Gov. Rick Scott and the Cabinet will interview a single candidate for the vacant secretary slot at the Department of Environmental Regulation — Noah Valenstein, a former environmental aide to the governor.
His was the only name put forward for an interview during a meeting of aides to the governor and Cabinet Wednesday morning.
“The governor would like to schedule an interview with Noah Valenstein,” Scott aide Kristin Olson said.
“If there’s anybody else that any other principal would like to be interviewed, let us know and we’ll make sure they’re there,” Olson asked the aides flanking her in the Cabinet meeting room.
None piped up with a nomination.
“My sense from checking in with the Cabinet leaders is that they knew Noah was likely to be the candidate and were comfortable with it,” Eric Draper, executive director of Audubon Florida, told reporters following the meeting.
In fact, Draper had lobbied for Valenstein.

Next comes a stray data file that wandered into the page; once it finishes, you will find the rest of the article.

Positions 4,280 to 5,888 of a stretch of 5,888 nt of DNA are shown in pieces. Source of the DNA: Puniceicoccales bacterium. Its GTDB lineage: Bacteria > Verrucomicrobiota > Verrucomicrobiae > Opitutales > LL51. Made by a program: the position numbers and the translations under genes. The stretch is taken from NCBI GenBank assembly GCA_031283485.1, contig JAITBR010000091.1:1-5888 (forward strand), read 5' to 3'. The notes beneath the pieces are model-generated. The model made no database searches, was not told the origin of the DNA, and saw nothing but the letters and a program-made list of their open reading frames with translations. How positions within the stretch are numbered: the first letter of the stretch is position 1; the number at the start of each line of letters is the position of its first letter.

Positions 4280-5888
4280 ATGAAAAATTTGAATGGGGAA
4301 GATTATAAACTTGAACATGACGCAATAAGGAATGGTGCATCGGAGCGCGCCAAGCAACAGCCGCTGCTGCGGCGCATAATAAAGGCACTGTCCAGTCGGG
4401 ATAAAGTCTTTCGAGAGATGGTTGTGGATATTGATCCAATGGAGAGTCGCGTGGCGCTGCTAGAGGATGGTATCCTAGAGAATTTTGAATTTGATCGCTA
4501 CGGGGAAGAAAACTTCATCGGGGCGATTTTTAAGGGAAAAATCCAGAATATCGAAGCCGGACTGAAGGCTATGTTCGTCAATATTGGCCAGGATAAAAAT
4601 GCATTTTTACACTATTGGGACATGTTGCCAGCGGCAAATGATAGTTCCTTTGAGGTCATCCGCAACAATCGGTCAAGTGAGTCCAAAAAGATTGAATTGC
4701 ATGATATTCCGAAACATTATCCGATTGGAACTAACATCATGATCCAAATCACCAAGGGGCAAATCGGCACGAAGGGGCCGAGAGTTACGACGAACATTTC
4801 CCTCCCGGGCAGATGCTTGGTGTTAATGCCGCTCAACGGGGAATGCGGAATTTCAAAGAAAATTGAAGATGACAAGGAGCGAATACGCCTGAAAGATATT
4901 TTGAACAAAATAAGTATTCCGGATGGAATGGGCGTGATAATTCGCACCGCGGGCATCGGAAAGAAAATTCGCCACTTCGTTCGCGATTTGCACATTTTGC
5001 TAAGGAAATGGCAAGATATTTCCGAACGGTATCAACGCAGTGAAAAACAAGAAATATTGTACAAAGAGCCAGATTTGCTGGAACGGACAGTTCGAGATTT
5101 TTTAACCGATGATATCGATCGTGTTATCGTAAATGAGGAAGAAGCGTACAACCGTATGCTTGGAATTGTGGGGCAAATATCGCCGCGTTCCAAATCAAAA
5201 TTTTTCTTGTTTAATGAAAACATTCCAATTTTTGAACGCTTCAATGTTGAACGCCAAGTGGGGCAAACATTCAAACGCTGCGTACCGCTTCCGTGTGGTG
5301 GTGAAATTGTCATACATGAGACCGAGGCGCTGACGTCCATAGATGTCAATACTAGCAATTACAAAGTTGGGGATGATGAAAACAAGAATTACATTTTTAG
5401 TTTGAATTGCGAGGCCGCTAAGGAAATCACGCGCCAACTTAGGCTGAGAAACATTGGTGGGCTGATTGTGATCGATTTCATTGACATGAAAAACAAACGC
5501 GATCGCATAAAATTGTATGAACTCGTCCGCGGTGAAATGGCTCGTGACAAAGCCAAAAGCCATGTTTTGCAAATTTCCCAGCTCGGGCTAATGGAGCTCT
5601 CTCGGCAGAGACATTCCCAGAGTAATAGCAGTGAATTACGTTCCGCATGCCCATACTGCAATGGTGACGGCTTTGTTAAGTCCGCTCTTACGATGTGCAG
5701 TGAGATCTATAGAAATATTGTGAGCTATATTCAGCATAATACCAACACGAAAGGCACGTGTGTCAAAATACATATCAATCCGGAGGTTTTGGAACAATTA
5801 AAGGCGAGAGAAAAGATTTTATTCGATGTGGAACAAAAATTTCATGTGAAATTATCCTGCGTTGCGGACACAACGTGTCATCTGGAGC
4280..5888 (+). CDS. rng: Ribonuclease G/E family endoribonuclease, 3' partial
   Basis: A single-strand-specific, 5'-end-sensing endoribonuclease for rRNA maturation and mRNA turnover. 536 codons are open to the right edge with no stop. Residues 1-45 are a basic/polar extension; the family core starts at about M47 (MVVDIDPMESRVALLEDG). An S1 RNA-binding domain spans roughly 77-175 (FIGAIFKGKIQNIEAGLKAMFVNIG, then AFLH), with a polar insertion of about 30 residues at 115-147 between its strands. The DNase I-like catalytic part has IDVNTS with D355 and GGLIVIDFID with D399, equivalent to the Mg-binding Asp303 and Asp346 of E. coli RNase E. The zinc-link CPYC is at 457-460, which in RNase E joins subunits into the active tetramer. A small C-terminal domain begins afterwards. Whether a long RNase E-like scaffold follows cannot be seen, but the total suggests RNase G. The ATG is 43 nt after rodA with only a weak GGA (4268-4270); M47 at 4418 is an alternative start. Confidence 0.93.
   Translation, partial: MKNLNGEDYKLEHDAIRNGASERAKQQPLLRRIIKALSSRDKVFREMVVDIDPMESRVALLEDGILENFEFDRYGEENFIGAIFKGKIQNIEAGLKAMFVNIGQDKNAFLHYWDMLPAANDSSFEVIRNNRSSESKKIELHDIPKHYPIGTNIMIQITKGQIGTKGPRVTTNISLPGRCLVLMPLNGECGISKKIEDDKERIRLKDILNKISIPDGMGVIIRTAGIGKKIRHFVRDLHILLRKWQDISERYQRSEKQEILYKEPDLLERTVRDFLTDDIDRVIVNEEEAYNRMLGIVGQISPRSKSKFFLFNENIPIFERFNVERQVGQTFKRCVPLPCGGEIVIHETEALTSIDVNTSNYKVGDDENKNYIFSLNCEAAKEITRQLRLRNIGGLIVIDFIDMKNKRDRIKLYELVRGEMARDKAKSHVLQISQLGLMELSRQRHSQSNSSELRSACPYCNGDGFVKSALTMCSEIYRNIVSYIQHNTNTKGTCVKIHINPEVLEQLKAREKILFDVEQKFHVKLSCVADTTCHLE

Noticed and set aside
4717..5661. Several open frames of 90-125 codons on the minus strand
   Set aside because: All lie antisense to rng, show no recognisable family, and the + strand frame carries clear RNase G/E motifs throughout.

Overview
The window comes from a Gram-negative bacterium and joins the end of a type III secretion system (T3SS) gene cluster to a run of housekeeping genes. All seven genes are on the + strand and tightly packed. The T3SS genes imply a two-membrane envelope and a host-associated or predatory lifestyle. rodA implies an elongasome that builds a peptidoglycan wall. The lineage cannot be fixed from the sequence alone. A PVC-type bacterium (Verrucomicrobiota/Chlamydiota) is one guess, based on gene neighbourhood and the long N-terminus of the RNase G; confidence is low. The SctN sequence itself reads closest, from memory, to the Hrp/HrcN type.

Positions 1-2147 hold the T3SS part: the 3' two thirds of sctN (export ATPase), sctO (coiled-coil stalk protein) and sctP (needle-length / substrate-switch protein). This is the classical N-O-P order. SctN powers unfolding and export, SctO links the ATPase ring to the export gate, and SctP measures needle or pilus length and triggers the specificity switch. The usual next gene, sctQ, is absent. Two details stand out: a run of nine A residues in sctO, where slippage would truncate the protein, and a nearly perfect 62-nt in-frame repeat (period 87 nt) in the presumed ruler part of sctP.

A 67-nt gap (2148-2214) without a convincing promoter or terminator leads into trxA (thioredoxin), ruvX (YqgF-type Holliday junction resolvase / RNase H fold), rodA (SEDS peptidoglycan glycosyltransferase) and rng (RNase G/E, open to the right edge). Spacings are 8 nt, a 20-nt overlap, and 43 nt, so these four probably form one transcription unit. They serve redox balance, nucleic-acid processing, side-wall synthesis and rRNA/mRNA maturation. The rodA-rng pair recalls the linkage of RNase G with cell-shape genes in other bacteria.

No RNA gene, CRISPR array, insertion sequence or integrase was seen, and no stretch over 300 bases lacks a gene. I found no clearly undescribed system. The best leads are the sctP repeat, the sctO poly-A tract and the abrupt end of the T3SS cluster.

“I think Noah’s a great choice,” he said.
“I’ve worked with him a long time. He was part of the conservation community at one time. We lobbied together up here. He’s got a great reputation,” he said.
Left on the shelf is interim secretary Ryan Matthews. He’s been running the agency since Jon Steverson quit in January to join the legal-lobbying firm of Foley & Lardner.
Draper described Matthews as “a really good guy” who “would have been a good choice, also.”
The Audubon chief praised Valenstein for his work at Suwanee River.
“We’ve seen a change in the tone over there since he’s been the executive director. Noah’s really demonstrated his leadership skills. I think he has the potential to be one of our best environmental secretaries.”
Valenstein is closely tied to Scott, having served in the administration and the 2014 re-election campaign. With Scott likely poised to run for U.S. Senate, are they too close?
“I certainly would hope that Noah’s not coming over to just be part of a campaign. Running an environmental agency is a lot different that running the environmental policy office in the governor’s office,” Draper said.
“I don’t think there’s anything more important for the success of our conservation mission than good leadership at DEP,” he added.
“If that leadership is focused on getting the agency to enforce the laws, and to come up with a water plan for the state, which we desperately need, and to get the land acquisition program moving again, I think that DEP can be what people expect it to be.”